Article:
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Should only top students get financial aid?

The latest topic for my Admissions 101 discussion group is a new book by Rutgers emeritus professor Jackson Toby, "The Lowering of Higher Education." He argues that high schools and colleges will be far more likely to have engaged and motivated students if we change the college financial aid system from recognizing financial need to recognizing academic merit. In other words, you couldn't get financial aid when you applied to college unless you had good grades and standardized test scores. It is a radical idea, but thought provoking. Join our often raucous group of regular participants to thrash this out.

By Jay Mathews  | March 30, 2010; 12:23 PM ET
Categories:  Jay on the Web  | Tags:  Admissions 101 discussion, Jackson Toby book, give financial aid only to top students  
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Mr. Mathews, the only reason I read your articles is to clearly understand what the "reformists" are up to. There's something called SAT/ACT currently being used to "assess" preparedness for college-level work. So now the folks who have financial means to PAY for college don't have to, to the direct detriment of lower class kids. You continue to amaze...

Posted by: isupreme | March 30, 2010 2:19 PM | Report abuse

The posters on your discussion group point out the problems with moving from need to merit for financial aid. I would add that the problem Jackson Toby points out is a real one, but moving to merit-based aid is the wrong tool for addressing it. Plenty of the students on campuses who are unmotivated are not there because they recieved financial aid. They're there because our society is selling the idea that you're a loser if you don't have a 4-year degree, so they go off to college on their parents' dime (or yours and mine if they've taken out big loans)just so they can have the credential.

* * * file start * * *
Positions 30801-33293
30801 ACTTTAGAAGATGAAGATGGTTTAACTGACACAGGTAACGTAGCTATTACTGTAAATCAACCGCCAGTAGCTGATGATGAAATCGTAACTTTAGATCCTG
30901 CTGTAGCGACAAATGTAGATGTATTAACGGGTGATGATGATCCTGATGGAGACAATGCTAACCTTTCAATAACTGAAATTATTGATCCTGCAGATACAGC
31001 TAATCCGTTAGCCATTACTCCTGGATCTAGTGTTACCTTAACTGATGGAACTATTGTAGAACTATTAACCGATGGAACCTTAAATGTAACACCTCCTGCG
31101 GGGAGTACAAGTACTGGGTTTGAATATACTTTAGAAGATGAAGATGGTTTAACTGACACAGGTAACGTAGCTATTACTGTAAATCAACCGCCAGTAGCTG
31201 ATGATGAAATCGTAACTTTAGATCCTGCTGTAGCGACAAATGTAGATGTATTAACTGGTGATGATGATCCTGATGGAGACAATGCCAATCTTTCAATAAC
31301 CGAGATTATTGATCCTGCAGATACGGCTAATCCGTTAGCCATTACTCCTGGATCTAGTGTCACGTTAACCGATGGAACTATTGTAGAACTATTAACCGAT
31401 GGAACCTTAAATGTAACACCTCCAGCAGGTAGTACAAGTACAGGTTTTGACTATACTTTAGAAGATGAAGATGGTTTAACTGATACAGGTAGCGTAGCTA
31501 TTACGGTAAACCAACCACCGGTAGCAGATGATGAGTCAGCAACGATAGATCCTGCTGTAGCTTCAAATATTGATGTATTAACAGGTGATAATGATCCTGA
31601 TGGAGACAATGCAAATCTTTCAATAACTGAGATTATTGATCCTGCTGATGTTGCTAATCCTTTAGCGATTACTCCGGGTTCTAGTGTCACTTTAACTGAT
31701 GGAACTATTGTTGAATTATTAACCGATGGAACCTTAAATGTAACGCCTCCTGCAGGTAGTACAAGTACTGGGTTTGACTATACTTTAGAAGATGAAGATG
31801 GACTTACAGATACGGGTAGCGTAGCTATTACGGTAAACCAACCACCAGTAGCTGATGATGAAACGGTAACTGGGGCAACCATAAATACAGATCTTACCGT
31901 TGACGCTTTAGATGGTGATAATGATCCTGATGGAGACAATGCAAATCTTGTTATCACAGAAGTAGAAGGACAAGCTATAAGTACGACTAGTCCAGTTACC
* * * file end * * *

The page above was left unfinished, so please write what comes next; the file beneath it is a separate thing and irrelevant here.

Posted by: jane100000 | March 30, 2010 3:55 PM | Report abuse

As a kinesthetic learner in the 1960s I failed algebra three times. There was no one in my family to guide me on 'how' to get into college. I didn't exactly look like a 'great investment for financial assistance.' I didn't understand my peers were taking SAT prep courses. My route to higher education was through the California community college system with Pell Grants and student loans. I got my BA in History from the California State University System, my MA in Accounting at GWU, my MA.E from Trinity University and am currently a doctoral student in Education at GWU. My passion as a teacher for DCPS is making sure students like myself do not fall through the cracks. In a competitive global economy we really can no longer afford the luxury of an educational system privileged by race and social class. We waste too much talent in this country. No one sets out in life to be a homeless high school drop out with a criminal record. Students do not drop out suddenly, they slowly fade from our sight.

Posted by: mrpozzi | March 31, 2010 4:20 AM | Report abuse

i say no for the simple fact that students with bad grades might want to change there life's around, And if you don't offer finical aid how will they? Also you cant really say finical aid means college is free becuase when they graduate and get there jobs the Gov't will catch up with them and start to take there money out of there checks

Posted by: doubletapking | April 1, 2010 12:20 PM | Report abuse

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